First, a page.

In everyday conversation, probably one of the most often-cited relationship statistics is that half of all marriages end in divorce. Not only is this statistic outdated, it falls far short of capturing the current picture of marriage in the United States. Changing demographics and cultural norms are both causing a shift in the way people approach marriage. Here are some surprising facts shown by recent statistics and studies.
Marriage rates are declining – and so are divorces
Marriage rates are at an all-time low, at least according to data going back to 1870. Marriage and divorce rates have historically been affected by current events, so for example, marriage numbers rose just before World War I and World War II, as people rushed to tie the knot before deployment. In turn, divorce numbers rose at the end of the wars when more couples were able to live together. However, the marriage and divorce rates have been steadily declining since about 1980, as more adults choose cohabitation or to live apart singly, with 2010 data showing 6.8 marriages and 2.8 divorces per 1,000 people in the U.S.
More adults live alone
According to research from 2015, 42% of adults live alone without a spouse or partner. While the marriage rate is declining and cohabitation rate is increasing, the cohabitation numbers do not offset the drop in marriages. This leaves more adults living alone. Adults across all ages are increasingly opting for single living, but the numbers are highest among younger adults. More than 60% of adults under age 35 now live singly.
Baby boomer divorce is on the rise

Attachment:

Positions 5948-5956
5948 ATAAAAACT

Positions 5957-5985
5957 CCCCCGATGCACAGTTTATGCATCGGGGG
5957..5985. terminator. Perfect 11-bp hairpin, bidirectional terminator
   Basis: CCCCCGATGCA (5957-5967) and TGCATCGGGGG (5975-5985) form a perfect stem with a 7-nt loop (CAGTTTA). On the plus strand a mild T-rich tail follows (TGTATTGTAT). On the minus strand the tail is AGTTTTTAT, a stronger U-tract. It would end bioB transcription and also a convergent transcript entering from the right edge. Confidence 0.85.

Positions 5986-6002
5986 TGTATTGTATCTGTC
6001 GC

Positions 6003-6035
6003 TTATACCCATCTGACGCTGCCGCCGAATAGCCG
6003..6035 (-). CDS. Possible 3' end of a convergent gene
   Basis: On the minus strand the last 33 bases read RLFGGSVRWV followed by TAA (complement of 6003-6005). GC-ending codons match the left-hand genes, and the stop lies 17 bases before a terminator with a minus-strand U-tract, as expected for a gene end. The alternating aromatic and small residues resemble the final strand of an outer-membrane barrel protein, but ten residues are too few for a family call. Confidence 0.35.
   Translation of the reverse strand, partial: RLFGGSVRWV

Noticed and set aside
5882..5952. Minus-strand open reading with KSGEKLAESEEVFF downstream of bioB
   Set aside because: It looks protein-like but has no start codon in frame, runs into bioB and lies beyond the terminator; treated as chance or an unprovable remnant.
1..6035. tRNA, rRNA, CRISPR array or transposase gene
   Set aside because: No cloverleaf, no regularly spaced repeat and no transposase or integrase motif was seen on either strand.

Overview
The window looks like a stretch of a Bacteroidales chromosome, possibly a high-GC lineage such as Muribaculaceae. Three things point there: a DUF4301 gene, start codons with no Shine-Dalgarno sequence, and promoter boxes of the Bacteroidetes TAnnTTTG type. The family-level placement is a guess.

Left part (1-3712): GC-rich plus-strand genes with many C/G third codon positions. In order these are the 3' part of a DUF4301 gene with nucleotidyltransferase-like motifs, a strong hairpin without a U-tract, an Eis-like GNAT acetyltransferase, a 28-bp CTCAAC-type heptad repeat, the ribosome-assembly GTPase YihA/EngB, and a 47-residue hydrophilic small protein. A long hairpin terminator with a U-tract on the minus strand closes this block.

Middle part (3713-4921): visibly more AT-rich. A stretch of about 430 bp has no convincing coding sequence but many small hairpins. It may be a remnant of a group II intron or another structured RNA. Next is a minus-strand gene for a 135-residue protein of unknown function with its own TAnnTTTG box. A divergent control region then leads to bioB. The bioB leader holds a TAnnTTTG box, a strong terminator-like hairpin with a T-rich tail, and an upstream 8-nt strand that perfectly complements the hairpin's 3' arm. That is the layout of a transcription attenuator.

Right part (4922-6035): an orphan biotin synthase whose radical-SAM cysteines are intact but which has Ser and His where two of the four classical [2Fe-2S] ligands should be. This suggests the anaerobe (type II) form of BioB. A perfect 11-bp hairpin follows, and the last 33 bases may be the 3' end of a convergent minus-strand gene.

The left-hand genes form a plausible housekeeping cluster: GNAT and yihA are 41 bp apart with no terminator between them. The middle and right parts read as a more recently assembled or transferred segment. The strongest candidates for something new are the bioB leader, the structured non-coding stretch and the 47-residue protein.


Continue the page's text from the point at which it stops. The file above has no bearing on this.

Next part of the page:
While divorce rates are falling among younger Americans, those age 50 and over are getting divorced at increasing rates. Sine 1990, the divorce rate for adults over 50 has doubled, while the rate for those age 65 and over has tripled. This only captures the trend, not the overall picture; younger people are still far more likely to get divorced than seniors. Some analysts believe the rise in “gray divorce” may be related to the numbers of Baby Boomers who have already been through a first divorce and are therefore involved in statistically less stable subsequent marriages.
Speak with a family lawyer if you are facing a divorce
Marriage, divorce, and even cohabitation affect the legal rights of the parties involved, and when there are children involved, they may continue to do so for years. If you may be heading into a divorce or separation, call a NY & NJ divorce lawyer at Kantrowitz, Goldhamer & Graifman.
It is important to understand both your rights and your responsibilities when taking on a major restructuring of your family. Our attorneys are here to help, with offices in Rockland County and Bergen County. Call today to schedule a consultation.
Additional Marriage and Divorce Resources:
- Washington Post, 144 years of marriage and divorce in the United States, in one chart, https://www.washingtonpost.com/news/wonk/wp/2015/06/23/144-years-of-marriage-and-divorce-in-the-united-states-in-one-chart/?utm_term=.6e15145707f4
- Pew Research Center, The share of Americans living without a partner has increased, especially among young adults, http://www.pewresearch.org/fact-tank/2017/10/11/the-share-of-americans-living-without-a-partner-has-increased-especially-among-young-adults/
- Pew Research Center, Led by Baby Boomers, divorce rates climb for America’s 50+ population, http://www.pewresearch.org/fact-tank/2017/03/09/led-by-baby-boomers-divorce-rates-climb-for-americas-50-population/